Alumna's love for Wayne State reflected in impactful estate gift
Betty Jane Neitzel was a proud and grateful alumna of Wayne State University. Until her death in April 2015, she often attended alumni events near her home in the Washington, D.C. area. Those who knew her say that receiving a Wayne State education was a pivotal moment in Neitzel’s life, as she often expressed gratitude for the opportunities it provided.
Still, it was a surprise to many in the psychology department in the College of Liberal Arts and Sciences when Neitzel’s estate plan included a gift of more than $700,000 to support the department.
“We had no idea that she was leaving money to the department,” said Professor Boris Baltes, chair of the Department of Psychology. “It was definitely a nice surprise.”
Neitzel earned a bachelor’s degree in psychology from Wayne State in 1949 and graduated with her master of science in industrial and organizational psychology two years later. She credited the affordable education she received at Wayne State with helping propel her career success, first at the National Bank of Detroit and later, after a move to California, at the Stanford Research Institute.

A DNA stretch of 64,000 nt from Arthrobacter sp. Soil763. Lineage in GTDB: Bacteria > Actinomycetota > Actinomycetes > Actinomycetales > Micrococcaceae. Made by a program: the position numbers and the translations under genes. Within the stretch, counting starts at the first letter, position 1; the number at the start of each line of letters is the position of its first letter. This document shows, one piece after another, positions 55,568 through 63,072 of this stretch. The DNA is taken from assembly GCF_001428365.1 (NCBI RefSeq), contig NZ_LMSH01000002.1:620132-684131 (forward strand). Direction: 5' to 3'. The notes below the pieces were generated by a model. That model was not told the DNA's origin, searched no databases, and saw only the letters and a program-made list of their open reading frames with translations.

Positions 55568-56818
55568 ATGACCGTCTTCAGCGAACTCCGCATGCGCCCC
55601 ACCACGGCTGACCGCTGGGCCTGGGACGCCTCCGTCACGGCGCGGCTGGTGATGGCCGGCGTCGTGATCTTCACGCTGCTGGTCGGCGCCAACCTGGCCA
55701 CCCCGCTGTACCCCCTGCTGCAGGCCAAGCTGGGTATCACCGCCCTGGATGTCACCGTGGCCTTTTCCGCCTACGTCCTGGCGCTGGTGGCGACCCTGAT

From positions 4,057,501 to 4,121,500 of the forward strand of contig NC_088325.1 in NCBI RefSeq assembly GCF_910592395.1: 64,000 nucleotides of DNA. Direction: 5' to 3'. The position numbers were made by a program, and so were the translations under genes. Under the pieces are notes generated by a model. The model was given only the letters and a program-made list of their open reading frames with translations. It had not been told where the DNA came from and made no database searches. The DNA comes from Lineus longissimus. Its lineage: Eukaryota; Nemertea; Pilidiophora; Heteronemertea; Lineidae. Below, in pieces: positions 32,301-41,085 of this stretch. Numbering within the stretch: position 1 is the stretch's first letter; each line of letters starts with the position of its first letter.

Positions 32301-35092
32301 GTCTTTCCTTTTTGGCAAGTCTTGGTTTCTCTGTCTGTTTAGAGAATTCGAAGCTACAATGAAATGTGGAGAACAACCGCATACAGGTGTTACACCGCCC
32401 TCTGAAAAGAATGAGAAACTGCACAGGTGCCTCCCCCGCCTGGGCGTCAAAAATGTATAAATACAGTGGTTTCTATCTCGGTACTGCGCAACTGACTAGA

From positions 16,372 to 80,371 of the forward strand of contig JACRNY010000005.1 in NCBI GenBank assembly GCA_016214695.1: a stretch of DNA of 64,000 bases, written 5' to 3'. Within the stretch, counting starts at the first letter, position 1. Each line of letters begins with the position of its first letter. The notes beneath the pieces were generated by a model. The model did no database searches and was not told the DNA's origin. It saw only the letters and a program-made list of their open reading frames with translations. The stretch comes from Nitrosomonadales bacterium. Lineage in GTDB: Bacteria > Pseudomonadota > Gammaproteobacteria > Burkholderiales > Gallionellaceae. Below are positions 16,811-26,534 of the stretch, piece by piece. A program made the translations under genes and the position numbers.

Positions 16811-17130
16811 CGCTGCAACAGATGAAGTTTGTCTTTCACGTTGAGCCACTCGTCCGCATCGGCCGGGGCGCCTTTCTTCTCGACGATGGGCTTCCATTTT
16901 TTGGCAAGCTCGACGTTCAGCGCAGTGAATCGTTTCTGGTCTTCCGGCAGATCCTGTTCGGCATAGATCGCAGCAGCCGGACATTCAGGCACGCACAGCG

The majority of Neitzel’s gift will be invested as an endowed fund, which will provide the psychology department with approximately $20,000 each year. Baltes said the department will use those funds to support one faculty research award totaling $15,000 each year, plus a $1,000 annual prize to honor an outstanding graduate student in the industrial and organizational psychology Ph.D. program.
The endowed fund will preserve Neitzel’s original gift, creating pivotal moments for future generations of students and researchers through investment earnings.
“For our department, this award is the first of this magnitude,” Baltes said. “We do think it’s going to help with faculty recruitment and retention, and obviously faculty research productivity.”
Baltes said the research awards will be distributed each year through an application and review process within the department. He expects the funds will offer established faculty members the flexibility required to pursue new directions in their research.
Betty Neitzel left Wayne State nearly 65 years before her death, but her love for the university remained with her. Her generous contribution leaves a legacy that students and faculty will honor through their scholarship for years to come.
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